Fruit from trees to produce high-end, exclusive chocolate
May 2014—In northern Haiti's Acul du Nord, one of the communes receiving assistance under a USAID agriculture program, a path through a lush forest leads to an opening where 25 farmers—women and men—sing energetically as they worked together to create a new cocoa plantation.
While the farmers sing motivating songs, they mark the ground with wooden sticks to identify locations for the trees, preparing the ground for cocoa seedlings. They are going to plant trees of the Criollo variety, which produces cocoa to make some of the most exclusive chocolates in the world.
“A seedling takes about three years to become a mature tree that produces pods ready to be picked,” said Dominique Jean Raoul, a cocoa specialist working on the USAID project. “These trees will produce high-quality cocoa, which can be exported to other countries, bringing back needed income.”
This is good news for farmers in Haiti, where half the population lives on less than $1.25 per day. And while approximately 60 percent of Haitians work in agriculture, up to half of Haiti’s food is imported. Although quality cocoa can sell for a high price, previously, Haitian cocoa rarely met international standards and failed to attract the high-end export market.
“In the past, we planted cocoa but did not use good farming methods,” said one of the women farmers in Acul du Nord. “This program is teaching us important techniques, such as how to prepare the land and take care of the trees, and how to treat the beans to get the best flavor. Now we can get higher yield and produce better quality.”
Feed the Future North, this five-year, $88 million USAID project, works together with Haiti's Ministry of Agriculture of Haiti with the aim to double agricultural incomes for at least 40,000 rural households in northern Haiti. The project will develop partnerships with private sector entities that support farmers’ groups.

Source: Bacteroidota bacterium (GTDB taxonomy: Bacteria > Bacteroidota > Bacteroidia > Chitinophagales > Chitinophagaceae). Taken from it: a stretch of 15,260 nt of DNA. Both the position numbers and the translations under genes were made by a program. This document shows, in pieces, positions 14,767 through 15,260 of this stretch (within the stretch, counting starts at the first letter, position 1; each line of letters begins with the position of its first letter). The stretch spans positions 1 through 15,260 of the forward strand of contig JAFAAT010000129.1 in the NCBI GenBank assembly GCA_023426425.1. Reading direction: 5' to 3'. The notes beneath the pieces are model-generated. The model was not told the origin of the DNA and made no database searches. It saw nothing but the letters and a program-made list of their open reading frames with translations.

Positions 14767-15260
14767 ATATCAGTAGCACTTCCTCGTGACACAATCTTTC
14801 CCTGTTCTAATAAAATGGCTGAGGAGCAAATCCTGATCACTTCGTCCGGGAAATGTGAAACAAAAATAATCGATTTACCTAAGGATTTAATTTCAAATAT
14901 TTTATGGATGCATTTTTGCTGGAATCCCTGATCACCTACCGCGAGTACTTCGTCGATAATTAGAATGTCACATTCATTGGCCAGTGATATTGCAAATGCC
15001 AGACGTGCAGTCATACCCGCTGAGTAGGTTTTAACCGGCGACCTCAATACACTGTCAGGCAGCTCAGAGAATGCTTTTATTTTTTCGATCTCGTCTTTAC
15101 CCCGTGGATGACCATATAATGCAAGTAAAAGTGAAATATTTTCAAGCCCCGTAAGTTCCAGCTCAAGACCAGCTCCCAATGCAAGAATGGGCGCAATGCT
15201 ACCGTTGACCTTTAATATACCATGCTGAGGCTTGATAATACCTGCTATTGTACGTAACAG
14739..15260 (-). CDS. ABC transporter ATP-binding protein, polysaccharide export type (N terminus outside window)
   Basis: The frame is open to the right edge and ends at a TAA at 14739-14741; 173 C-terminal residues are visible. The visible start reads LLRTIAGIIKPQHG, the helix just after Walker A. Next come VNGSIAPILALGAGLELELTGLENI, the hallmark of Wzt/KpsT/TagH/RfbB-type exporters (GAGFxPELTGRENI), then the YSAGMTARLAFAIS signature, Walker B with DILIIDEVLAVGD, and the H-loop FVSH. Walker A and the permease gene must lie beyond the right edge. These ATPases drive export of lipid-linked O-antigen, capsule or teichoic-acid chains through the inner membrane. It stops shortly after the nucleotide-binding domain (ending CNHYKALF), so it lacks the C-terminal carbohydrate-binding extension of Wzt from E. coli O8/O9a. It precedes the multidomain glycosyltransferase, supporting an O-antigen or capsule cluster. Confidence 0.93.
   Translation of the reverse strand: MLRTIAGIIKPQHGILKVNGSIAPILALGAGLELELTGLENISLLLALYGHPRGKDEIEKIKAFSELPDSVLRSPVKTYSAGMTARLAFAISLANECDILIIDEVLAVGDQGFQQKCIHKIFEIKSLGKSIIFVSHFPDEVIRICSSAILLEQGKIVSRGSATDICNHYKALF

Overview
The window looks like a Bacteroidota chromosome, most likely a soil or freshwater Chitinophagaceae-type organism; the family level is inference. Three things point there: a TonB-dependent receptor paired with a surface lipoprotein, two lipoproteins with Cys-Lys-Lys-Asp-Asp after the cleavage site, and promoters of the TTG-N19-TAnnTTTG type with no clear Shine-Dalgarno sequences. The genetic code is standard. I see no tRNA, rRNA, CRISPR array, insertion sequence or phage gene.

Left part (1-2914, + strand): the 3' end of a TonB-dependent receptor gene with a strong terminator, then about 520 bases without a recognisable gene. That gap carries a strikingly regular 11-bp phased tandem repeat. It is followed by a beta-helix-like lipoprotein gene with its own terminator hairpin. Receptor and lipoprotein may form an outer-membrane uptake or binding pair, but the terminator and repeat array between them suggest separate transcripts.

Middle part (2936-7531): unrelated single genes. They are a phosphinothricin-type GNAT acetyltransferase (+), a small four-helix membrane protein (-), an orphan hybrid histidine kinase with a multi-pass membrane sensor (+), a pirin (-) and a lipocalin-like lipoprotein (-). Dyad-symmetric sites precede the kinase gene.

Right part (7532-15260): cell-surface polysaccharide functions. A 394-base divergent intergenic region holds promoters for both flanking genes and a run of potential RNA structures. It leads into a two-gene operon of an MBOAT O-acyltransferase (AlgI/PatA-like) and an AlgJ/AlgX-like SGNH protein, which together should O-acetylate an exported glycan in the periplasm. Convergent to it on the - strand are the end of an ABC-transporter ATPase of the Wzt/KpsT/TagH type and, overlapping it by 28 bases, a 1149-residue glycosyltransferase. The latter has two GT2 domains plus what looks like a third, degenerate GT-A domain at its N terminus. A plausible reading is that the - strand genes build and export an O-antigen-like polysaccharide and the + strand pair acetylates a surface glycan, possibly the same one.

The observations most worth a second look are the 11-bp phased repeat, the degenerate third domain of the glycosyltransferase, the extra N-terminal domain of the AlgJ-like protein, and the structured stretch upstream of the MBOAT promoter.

Cocoa is one of the project's target crops in addition to corn, beans, rice and plantains. For cocoa alone, the program aims to double the exports of 10,000 farmers. Through the project, farmers in the north, where most of Haiti’s cocoa is produced, receive training in agricultural methods and soil conservation, acquire high-quality seeds and seedlings, and receive assistance in trading and marketing their product.
USAID supports the project under Feed the Future, the U.S. Government’s flagship global hunger and food security initiative.
“For the best flavor, the cocoa beans should be fermented,” said Mesidor F. Herolde, a farmers’ community representative in Acul du Nord, while opening a cocoa pod to show the beans that nestle in a white, jellylike matter. He enthusiastically explained the different cocoa varieties (Criollo is considered to be the most delicious), how the cocoa plant needs shade to thrive, and how seedlings (rather than seeds) are the fastest method to grow the cocoa tree. He is one of the USAID-trained farmers who is gaining expertise in cocoa farming.
While Herolde and other farmers under this project can expect to improve their livelihoods, they are also acquiring knowledge and skills they will benefit from long after the project has come to an end.
The Feed the Future North program, which runs from April 2013 to March 2018, will fund an additional $40 million in local subcontracts and grants to Haitian organizations to ensure that the project is led by Haitians and will provide long-term improvements to Haiti’s agriculture.